When you are an account holder in a bank, you do not have any say when it comes to the management of the same. You merely come in the bank as a client, a depositor, where you are obliged to follow whatever rules the bank has in place. Hence, whenever you open an account, there is always an undertaking you have to sign, and the same is even true with loan transactions and the like. You have to follow the rules in place.

The opposite is exact with credit unions. When you have an account with a credit union, it means that you are a member of the same. It has already been previously established that credit unions are owned and managed by its members. Hence, this means that you have direct say and control over its management.

6. A bank is open for anybody while credit unions are more exclusive.

Banks in Syracuse do not have a sense of exclusivity to them. This means that whatever your social standing or your occupation, you can both coexist in the same bank. In a bank, you will find account holders from low-income paying jobs to multi-million depositors.

Credit unions are the reverse. There is a sense of exclusivity in credit unions, where its membership is dependent according to its purpose. For example, a credit union for farmers is open to members only who are farmers and their immediate family members. If you are a teacher, you cannot open an account or be a member of the same. This fact is mainly due to the reason that credit unions are present often for a common financial goal, which is to combat the economic woes of people of the same class or means of employment. You cannot understand the concerns of your members who are farmers if you also aren’t one.

7. A bank has less competitive fees and interest rates in comparison with credit unions, which offer better rates.

Because a bank operates as a business entity, it is but normal for them to price their products and services in such a manner that they can effectively maximize their profits. Banks cannot earn a profit if they become too generous with the interest rates on their deposits, for example. With this, banks usually also have higher annual fees, as they need these fees to keep the business running.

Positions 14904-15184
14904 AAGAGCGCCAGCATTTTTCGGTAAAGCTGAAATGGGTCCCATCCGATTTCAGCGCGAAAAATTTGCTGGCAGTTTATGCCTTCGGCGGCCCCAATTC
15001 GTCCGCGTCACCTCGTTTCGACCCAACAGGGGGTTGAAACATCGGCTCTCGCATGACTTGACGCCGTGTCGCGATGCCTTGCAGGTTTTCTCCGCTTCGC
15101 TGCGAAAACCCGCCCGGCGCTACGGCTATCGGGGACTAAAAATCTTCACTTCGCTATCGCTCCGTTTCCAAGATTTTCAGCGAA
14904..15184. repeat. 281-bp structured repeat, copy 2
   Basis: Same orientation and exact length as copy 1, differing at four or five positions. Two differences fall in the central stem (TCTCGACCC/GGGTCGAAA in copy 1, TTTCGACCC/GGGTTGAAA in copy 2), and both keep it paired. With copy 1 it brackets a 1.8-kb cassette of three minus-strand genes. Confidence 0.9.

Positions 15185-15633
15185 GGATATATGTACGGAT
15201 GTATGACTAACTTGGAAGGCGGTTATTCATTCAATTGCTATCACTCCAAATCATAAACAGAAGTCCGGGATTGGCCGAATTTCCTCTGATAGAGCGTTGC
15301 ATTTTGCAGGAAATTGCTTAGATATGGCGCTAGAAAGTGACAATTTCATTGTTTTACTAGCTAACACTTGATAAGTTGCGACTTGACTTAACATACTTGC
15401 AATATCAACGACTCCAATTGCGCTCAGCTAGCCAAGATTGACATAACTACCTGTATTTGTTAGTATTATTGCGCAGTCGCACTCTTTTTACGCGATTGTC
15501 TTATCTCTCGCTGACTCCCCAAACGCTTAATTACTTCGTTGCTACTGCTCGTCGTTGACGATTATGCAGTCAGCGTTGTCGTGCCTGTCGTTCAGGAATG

In comparison, credit unions offer better and more competitive rates. Remember that the nature of credit unions is not really to operate as a profit-earning business. Hence, they are not very concerned about keeping profits to themselves, as they have the welfare of their members at heart, being that these are also the owners of the same. It is the case, therefore, that credit unions have higher interest rates on their deposits, and also have little to no annual fees at all.

Conclusion

Weighing a credit union and a bank altogether, it is difficult to conclude which one is better than the other. They each have their strengths, and their weaknesses as well. Whatever you choose in Syracuse, be it a bank or a credit union, really all boils down to your personal preferences. Whichever option you think best suits your needs, then that is the best choice for you.

 

About the author /


Simon is a creative and passionate business leader dedicated to having fun in the pursuit of high performance and personal development. He is co-founder of Applied Change, a Business Change consultancy based in the UK. Simon is also an Ambassador for Gloucestershire business. Simon is an Associate Member of the Chartered Institute of Professional Development.